For most people, the word fast food means nothing but unhealthy, super greasy fare. Fast food is saved for long car rides where you have no other options and let’s be honest, it might taste great (thanks to the magic salt to fat ratio), but we all know how bad it is for our health – not to mention, it’s really not the best bet for the planet either. But the world of fast food as we know it is changing.
In the past few years, healthy, plant-based, fast-casual restaurants have been on the rise. Sales at healthy fast casual chains totaled about $39 million in 2014, up almost 30 percent from 2013 and sales in the fast-casual segment are expected to swell to $62 billion in 2019. This increased interest in healthy, plant-based foods is being driven by the fact that people are choosing to leave meat and dairy off the menu more frequently. As awareness surrounding the negative health impact of consuming meat and dairy continues to rise, consumers are taking a stand for their personal well-being. They are also concerned about animal welfare and the environmental impact of their food choices. Thanks to all these factors, plant-based restaurant chains like Veggie Grill, an all-vegan chain that features primarily whole foods and fresh vegetables in their dishes, have seen an enormous amount of success. In fact, the main consumer base for Veggie Grill does not identify as vegetarian or vegan, speaking to the growing trend of plant-based eating.
Thanks to the popularity of Veggie Grill, this West Coast chain has received a new $22 million infusion of capital from investors. According to Steve Heeley, Veggie Grill’s CEO, the funding is earmarked for growth to help the 28-unit chain double in size within three years. That’s right – Veggie Grill has plans to expand into the Midwest and East Coast!
While Heeley tells Nation’s Restaurant News that they are still evaluating markets for their new stores (they’re also looking to make size of their stores more compact to be able to get into more urban centers), the mass appeal of Veggie Grill remains apparent. Heeley shares they’re getting requests from non-conventional places to set up shop, specifically airports and college campuses. “We’re getting universities approaching us,” said Heeley. “The demand for veggie-based food is really accelerating, so they’re getting feedback from students and faculty that they want not just healthy concepts but more specifically veggie-based food.” This just further speaks to the fact that no matter where they might be, consumers want better options. Period.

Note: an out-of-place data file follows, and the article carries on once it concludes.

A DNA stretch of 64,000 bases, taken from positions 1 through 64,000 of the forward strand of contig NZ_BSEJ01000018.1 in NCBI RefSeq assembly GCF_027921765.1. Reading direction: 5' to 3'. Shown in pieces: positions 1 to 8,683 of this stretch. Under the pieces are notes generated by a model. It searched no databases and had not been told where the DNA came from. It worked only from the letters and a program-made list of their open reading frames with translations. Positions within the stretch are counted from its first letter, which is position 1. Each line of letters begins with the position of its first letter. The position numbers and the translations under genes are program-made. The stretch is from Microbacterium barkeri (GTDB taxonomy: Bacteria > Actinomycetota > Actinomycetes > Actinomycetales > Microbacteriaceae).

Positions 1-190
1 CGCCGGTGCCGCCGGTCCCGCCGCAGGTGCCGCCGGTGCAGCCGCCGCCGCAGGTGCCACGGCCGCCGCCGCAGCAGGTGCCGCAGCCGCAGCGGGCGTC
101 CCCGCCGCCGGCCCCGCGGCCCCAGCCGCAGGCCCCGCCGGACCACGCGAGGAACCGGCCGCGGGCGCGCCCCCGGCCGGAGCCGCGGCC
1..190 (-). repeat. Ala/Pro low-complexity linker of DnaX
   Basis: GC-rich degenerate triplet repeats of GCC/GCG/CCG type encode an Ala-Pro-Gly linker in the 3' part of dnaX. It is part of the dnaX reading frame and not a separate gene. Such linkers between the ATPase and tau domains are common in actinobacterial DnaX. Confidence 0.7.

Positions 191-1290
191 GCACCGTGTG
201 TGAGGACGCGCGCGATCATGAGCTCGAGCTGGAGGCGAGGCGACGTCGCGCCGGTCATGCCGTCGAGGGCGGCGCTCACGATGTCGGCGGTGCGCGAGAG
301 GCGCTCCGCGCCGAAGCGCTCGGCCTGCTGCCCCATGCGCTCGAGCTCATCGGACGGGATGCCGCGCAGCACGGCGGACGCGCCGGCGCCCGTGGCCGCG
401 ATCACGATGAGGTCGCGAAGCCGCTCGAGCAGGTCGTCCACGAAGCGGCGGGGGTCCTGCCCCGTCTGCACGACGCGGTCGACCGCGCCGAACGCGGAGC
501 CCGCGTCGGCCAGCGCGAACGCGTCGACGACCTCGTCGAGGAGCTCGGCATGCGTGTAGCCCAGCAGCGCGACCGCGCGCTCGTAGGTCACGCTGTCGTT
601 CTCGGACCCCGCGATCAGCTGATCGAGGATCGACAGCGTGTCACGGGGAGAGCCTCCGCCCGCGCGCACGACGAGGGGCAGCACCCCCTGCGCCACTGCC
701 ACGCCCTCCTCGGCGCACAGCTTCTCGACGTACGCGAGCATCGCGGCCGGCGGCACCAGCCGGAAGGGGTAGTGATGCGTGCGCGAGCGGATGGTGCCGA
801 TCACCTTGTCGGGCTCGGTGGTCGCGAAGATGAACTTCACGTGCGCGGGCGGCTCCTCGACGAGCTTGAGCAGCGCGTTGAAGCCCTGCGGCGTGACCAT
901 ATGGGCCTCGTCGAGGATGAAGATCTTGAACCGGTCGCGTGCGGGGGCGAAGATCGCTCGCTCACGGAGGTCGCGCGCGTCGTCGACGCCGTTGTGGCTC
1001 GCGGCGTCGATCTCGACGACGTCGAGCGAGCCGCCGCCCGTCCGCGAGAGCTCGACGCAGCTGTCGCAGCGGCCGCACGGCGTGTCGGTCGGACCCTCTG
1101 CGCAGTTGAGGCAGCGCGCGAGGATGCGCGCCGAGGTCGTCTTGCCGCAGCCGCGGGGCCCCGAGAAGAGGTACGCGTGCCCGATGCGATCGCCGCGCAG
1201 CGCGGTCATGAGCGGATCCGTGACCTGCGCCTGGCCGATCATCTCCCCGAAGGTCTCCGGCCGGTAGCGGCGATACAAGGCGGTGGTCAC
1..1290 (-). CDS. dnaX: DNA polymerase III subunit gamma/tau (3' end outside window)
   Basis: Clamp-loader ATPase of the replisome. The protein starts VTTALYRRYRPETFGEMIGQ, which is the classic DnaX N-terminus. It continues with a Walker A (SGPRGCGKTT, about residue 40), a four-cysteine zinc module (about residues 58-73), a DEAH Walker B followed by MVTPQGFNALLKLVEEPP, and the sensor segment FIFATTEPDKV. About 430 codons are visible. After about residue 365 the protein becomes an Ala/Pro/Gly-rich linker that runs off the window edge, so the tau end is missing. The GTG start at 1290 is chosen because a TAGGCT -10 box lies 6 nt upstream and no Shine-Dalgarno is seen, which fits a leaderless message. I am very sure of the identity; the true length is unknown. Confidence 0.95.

Frankly, people are tired of having to sacrifice quality and health when they eat on the go, and let’s be honest, many of us eat most meals on the go these days. Veggie Grill is perfectly poised to dominate the rising health, fast-casual dining space and we can predict that they will hardly be alone in this. We have seen chains like Wendy’s, Taco Bell, and White Castle incorporate more vegan options into their menus and as consumers learn more about how beneficial plant-based eating is, this trend is only set to increase.
“As Americans learn more about how food is directly tied to our health and well-being, as well as the health of the planet, they are seeking better options, namely less meat, and more plant-based foods,” said Nil Zacharias, Co-Founder of One Green Planet. “This explains the rise of meatless and dairy-free options in grocery stores, the proliferation of veggie options in fast food chains, as well as a growing interest in clean, plant-based sources of protein and vegan cooking. The demand is there across the country and now restaurant chains like Veggie Grill are finally here to meet it.”
Veggie Grill has grown exponentially since they launched in 2006 and as consumers continue to show interest, investors will continue to see the enormous opportunity in vegan food. We don’t think it is too far off to say that vegan fast food is the future. For the sake of health, animal well-being, and the future of the planet, we certainly hope so.
Lead image source: Veggie Grill
This is great but I am disappointed in the author. How is it that in this whole article there is not a single reference to the web site of Veggie Grill or any corporate link to it? https://www.veggiegrill.com/locations.html
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